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would have been more in his place in the quiet vales of Boconoli.”
And thus Lord Camelford. I have, within this past week, looked into Mrs Dobson's Petrarch, which you told me is an abridgement of the Abbé de Sade's Life of that Poet. Mrs Dobson describes the Valley of Vaucluse as luxuriantly sylvan, and of incomparable beauty. There is no saying what devastations time may not have made ; but I wonder her original did not supply her with reflections upon its present contrasting appearance, so rude and barren; that she did not inform herself, from recent visitants to a scene so remarkable, that it was shorn of its woods, and that not a leaf of the love-planted laurels remained. Equally strange, that she should make no mention of the Castle de Sommane, where Laura always resided during the summer months, and which remains to this day the property of her direct descendents. The desire of Petrarch to be near his mistress, accounts for the time which he habitually passed in that valley, and for his local devotion.
If Lord Camelford had known to whom that ruined castle once, nay, to whom it yet belongs, he had surely not expressed his wonder at Petrarch's choice of retreat, nor fancied he could
have been more in his place in any other valley, however superior in scenic beauty.
Pray mention this subject when you write next, and account to me, if you can, for Mrs Dobson's omissions, and for the false description she gives of this scene.
No romantic exaggeration should, in all policy, have been used in descanting upon a situation so known. With what delight, were it in my power, should I visit Vaucluse, and pay homage at its watery shrine !
Miss HELEN WILLIAMS.
Lichfield, Dec. 25, 1787. I am glad you like my friend Colonel Barry. He has genius, literature, and an high sense of military honour. The laurel and the bays are entwined around his brow. It is singular that he should have succeeded Major André as AdjutantGeneral to our armies in America ; and that both these young soldiers should, at different times, have found the charms of Honora Sneyd so tran
scendant and impressive, as to have prevented any other attachment capable of extinguishing the impassioned recollection of her. Within these three years, Colonel Barry assured me, that she was the only woman he had ever seriously loved; that he never beheld a being in whom the blended charms of mind and person, could approach the lustre of those which glowed in the air, the look, the smile, the glance, and the eloquence of Honora Sneyd. Judge you, who know the idolatry of my spirit on that theme, how Colonel Barry must have engaged my regard, by exhibiting, in himself, a second proof of constancy, so rare in these gross times, to my Madam de Grignan,—now mouldering in the tomb, but surviving, in my memory, with all her matchless endowments, graces, and virtues.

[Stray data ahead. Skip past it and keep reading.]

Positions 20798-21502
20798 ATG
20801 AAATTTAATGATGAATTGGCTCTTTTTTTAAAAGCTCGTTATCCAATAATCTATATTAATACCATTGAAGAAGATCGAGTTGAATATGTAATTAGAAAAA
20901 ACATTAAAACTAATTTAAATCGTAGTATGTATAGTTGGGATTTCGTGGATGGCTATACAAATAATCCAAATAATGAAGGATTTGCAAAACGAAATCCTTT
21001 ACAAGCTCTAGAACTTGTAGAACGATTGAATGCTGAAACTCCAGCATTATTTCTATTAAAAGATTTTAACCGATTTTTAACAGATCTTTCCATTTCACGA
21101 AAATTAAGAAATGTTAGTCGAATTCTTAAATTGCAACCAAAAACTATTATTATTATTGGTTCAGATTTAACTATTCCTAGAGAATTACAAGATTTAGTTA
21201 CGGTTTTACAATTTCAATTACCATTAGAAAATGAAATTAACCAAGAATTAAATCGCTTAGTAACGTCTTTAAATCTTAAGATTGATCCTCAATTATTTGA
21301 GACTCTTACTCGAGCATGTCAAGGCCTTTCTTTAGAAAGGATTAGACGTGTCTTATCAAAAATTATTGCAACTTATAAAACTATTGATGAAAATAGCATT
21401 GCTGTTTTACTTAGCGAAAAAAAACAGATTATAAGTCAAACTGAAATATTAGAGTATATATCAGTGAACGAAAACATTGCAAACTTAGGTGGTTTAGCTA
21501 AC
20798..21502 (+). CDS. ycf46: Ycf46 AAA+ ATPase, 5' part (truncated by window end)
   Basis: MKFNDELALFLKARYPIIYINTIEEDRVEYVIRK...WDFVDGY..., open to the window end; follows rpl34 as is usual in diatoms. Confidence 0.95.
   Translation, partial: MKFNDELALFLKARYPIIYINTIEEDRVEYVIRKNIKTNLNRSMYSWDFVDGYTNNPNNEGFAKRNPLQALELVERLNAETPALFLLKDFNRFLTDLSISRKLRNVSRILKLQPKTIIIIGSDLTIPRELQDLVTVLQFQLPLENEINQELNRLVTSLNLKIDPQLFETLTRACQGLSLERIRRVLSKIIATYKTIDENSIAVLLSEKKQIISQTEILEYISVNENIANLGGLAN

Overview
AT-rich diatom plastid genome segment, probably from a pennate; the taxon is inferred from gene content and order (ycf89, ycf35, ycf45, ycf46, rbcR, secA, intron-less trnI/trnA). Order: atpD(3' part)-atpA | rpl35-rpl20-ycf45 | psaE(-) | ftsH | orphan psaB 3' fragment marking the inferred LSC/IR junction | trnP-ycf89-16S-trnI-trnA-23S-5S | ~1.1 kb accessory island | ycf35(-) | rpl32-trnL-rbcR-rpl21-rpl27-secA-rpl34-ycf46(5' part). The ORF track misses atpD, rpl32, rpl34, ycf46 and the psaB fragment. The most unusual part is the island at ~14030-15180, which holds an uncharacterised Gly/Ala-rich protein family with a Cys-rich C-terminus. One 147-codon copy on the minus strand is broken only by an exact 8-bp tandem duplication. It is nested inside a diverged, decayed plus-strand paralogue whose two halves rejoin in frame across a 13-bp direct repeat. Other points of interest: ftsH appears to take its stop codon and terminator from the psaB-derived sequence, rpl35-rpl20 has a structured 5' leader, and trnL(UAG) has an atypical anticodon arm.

Yes, it is very true, on the evening he mentioned to you, when Mrs Piozzi honoured this roof, Colonel Barry's conversation greatly contributed to its Attic spirit. Till that day, I had never conversed with her. There has been no exaggeration, there could be none, in the description given you of Mrs Piozzi's talents for conversation ; at least in the powers of classic allusion and brilliant wit. Comic humour, and declamatory eloquence are Mrs Knowles's fort, and in them she
is unrivalled. I speak of our sex, for in wit and classic spirit, who may transcend Mr Hayley.?
When Mrs Piozzi and I met the next morn, ing, we agreed, that if Colonel Barry was a little less sententious, he would be divine.
I have been attacked with some virulence, and an abundance of absurd sophistry, in the Gentleman's Magazine for July 1787, about my letters on Johnson, signed Benvolio. . I replied in the next number, page 684. The answer to that reply, in the November number, is too feebly and evidently sophistical, to be worth any
Johnson's uncandid and intolerant bluster against the Dissenters has made every proud High Priest his idolater and champion. Whoever, therefore, speaks impartially of him,
“ Calls up a pitchy cloud
You will easily procure from Mr Whalley an introduction to Mrs Piozzi. It will delight you to hear with what energy she speaks of her Egyp
* Parody on a fanious simile in the Paradise Lost. S.
tian bondage to the arbitrary despot. Scarcely was it less seyere for having been voluntary. What a recompense did the ingrate make her after her marriage, for the devotion of her fortune, her health, her peace, to prevent every want, every wish of his! To a benevolent and cheerful temper like hers, most oppressive must have been his habitual malignancy, when resident under her roof. Perhaps she knows not the opprobrious terms in which he abused her for a connection, which, however it might lessen her consequence with the world, was clear from every stain of criminality, towards God and towards man. He spoke of her in company here, as a being without veracity, or worth of any kind; even she, Mrs Thrale! whom he tells, in his letters to her, after many year's intimacy, and daily intercourse, “ that to hear her was to hear wisdom; to see her was to see 'virtue!”
No, indeed, I quarrel not with Burns for his high Scotch; so far from it, that all my favourite parts of his compositions are in the broad Caledonian dialect. It is when he writes in English that his imagination flags and dwindles into illjudged plagarism. Pope stole immensely, but his thefts were from obscure English poets of earlier times, whose embryo-ideas he finished up